Two Colorado legislators are preparing to introduce civil union legislation to the State Senate and State House. With an increasing number of GOP politicians nationwide willing to break with the party on social issues, and specifically on LGBT equality, this could just be one where enough Republican support can be found to tip the balance in our favour (New York could be another).
From the Colorado Independent:
Hemmed in by state anti-gay marriage law, Steadman to introduce civil unions bill
Denver Democratic state Senator Pat Steadman is sponsoring a bill that would make same-sex civil unions legal in Colorado. The move is being cheered as long overdue by gay rights supporters, who have been stymied in efforts to win equality by a constitutional amendment that outlaws gay marriage in the state. In weighing whether or not to introduce the legislation this summer, Steadman told the Colorado Independent that “promoting a lesser status for gay people is not ideal” but that, in the short term, “people could really benefit from civil unions.”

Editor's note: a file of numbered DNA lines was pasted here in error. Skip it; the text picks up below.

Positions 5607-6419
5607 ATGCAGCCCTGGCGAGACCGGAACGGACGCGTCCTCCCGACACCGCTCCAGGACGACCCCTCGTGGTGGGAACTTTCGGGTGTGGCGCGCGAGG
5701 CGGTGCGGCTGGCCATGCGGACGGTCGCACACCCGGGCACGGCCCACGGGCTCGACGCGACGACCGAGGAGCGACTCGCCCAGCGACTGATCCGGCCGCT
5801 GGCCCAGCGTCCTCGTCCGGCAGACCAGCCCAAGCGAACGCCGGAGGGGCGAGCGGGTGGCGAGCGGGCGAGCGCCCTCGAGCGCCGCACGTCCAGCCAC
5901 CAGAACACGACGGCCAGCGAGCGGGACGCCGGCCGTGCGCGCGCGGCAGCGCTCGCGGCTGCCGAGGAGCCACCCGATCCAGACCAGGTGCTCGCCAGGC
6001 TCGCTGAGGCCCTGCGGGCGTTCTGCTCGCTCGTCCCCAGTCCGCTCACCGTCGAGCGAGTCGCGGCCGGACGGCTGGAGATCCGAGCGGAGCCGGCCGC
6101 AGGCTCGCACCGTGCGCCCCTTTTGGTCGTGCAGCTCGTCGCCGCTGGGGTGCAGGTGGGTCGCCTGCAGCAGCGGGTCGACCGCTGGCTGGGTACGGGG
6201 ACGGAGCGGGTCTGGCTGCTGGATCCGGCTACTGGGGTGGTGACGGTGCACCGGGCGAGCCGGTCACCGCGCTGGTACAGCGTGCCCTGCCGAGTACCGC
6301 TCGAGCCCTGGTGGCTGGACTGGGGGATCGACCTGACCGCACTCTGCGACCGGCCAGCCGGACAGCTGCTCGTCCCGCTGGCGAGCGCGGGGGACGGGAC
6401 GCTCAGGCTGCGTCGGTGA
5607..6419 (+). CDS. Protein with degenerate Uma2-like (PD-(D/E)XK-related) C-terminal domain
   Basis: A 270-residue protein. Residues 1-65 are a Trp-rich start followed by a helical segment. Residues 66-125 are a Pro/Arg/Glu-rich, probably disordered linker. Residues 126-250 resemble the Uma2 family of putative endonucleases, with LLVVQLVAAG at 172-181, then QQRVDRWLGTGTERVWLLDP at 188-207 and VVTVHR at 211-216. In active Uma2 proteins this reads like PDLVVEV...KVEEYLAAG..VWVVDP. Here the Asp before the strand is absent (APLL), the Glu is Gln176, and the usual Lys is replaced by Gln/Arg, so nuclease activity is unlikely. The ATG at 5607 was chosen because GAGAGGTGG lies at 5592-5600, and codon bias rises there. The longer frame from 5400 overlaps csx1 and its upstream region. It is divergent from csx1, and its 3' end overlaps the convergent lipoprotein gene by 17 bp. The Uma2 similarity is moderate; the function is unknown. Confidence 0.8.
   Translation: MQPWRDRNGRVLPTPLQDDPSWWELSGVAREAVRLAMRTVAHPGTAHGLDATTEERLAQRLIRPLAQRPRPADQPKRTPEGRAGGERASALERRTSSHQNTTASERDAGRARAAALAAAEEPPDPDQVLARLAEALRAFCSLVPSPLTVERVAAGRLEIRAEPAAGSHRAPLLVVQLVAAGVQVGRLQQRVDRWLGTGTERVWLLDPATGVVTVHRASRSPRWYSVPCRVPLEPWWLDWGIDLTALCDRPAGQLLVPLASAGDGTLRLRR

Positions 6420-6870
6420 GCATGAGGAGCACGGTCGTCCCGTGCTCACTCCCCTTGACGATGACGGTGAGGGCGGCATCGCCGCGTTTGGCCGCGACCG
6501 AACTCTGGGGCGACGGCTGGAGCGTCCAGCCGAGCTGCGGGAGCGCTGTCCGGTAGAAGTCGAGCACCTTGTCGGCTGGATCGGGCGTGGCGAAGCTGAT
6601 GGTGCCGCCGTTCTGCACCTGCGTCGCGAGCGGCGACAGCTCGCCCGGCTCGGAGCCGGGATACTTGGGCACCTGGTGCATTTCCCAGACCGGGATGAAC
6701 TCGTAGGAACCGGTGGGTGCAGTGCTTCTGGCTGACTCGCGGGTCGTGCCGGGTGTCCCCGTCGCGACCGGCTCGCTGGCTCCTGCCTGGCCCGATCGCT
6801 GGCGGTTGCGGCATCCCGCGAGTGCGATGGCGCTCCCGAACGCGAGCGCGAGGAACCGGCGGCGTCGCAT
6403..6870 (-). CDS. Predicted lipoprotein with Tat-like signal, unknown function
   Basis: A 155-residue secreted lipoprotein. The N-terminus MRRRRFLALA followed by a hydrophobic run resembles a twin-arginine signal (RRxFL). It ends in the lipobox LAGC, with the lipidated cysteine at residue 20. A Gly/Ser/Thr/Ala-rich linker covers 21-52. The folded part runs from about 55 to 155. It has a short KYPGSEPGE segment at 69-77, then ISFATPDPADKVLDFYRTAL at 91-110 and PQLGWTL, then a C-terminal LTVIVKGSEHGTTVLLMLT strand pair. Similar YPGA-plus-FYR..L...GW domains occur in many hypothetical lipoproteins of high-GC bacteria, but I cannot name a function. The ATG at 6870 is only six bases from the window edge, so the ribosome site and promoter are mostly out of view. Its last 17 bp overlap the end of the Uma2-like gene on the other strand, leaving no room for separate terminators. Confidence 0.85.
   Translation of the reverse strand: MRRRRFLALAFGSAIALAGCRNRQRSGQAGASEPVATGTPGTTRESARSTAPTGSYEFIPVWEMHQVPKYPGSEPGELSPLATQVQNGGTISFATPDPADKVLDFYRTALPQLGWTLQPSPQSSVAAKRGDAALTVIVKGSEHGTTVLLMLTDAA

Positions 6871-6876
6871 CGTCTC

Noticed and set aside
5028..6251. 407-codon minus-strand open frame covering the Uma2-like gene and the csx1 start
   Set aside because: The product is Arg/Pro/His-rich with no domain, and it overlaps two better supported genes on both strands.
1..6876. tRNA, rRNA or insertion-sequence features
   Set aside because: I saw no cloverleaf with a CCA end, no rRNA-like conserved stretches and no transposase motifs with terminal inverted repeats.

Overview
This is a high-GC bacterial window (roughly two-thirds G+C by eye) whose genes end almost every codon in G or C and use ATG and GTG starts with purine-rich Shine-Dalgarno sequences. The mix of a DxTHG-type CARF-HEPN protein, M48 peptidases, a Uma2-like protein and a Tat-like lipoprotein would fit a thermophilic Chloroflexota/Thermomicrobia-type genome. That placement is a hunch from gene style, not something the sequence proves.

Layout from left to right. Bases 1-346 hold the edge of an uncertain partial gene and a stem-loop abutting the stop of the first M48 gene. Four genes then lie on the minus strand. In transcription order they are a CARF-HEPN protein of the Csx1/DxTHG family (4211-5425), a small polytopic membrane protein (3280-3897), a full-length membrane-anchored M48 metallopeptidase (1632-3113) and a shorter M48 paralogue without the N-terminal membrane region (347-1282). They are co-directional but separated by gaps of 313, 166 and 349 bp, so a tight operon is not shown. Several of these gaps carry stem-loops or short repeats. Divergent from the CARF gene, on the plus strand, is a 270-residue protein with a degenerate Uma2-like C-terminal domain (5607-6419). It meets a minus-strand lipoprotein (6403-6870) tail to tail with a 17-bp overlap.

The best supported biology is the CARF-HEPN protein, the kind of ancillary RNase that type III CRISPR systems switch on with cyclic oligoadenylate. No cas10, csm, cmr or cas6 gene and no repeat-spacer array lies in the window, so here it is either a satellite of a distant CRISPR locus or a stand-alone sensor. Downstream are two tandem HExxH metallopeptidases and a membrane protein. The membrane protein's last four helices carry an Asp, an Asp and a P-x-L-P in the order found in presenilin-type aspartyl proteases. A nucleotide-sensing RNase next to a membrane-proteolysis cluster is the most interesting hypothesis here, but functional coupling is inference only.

Steadman’s bill, which will be sponsored by Denver Rep. Mark Ferrandino in the House, will confer on couples entering into a civil union all of the legal rights granted through marriage– rights that include, for example, inheriting property, sharing health insurance policies, making crucial end-of-life medical and financial decisions.
These aren’t just protections couples share with one another, they’re also family responsibilities, Brad Clark, head of gay rights group OneColorado, told the Colorado Independent. “There are literally hundreds or even thousands of instances of rights shared by couples littered throughout the state code.”
In a release, OneColorado reported that the Strong Families Coalition supporting Steadman’s bill is made up of 66 organizations representing more than half a million Coloradans.
OneColorado has been surveying residents of the state for roughly a year on gay rights and larger equality issues, and Clark said that the campaign around Steadman’s bill will be focused on demonstrating grassroots support. He said views in Colorado on the ground seem to have changed a great deal since anti-gay marriage Amendment 43 passed in 2006. He said support for civil unions comes not just from liberal Denver and Boulder but from communities all across the state.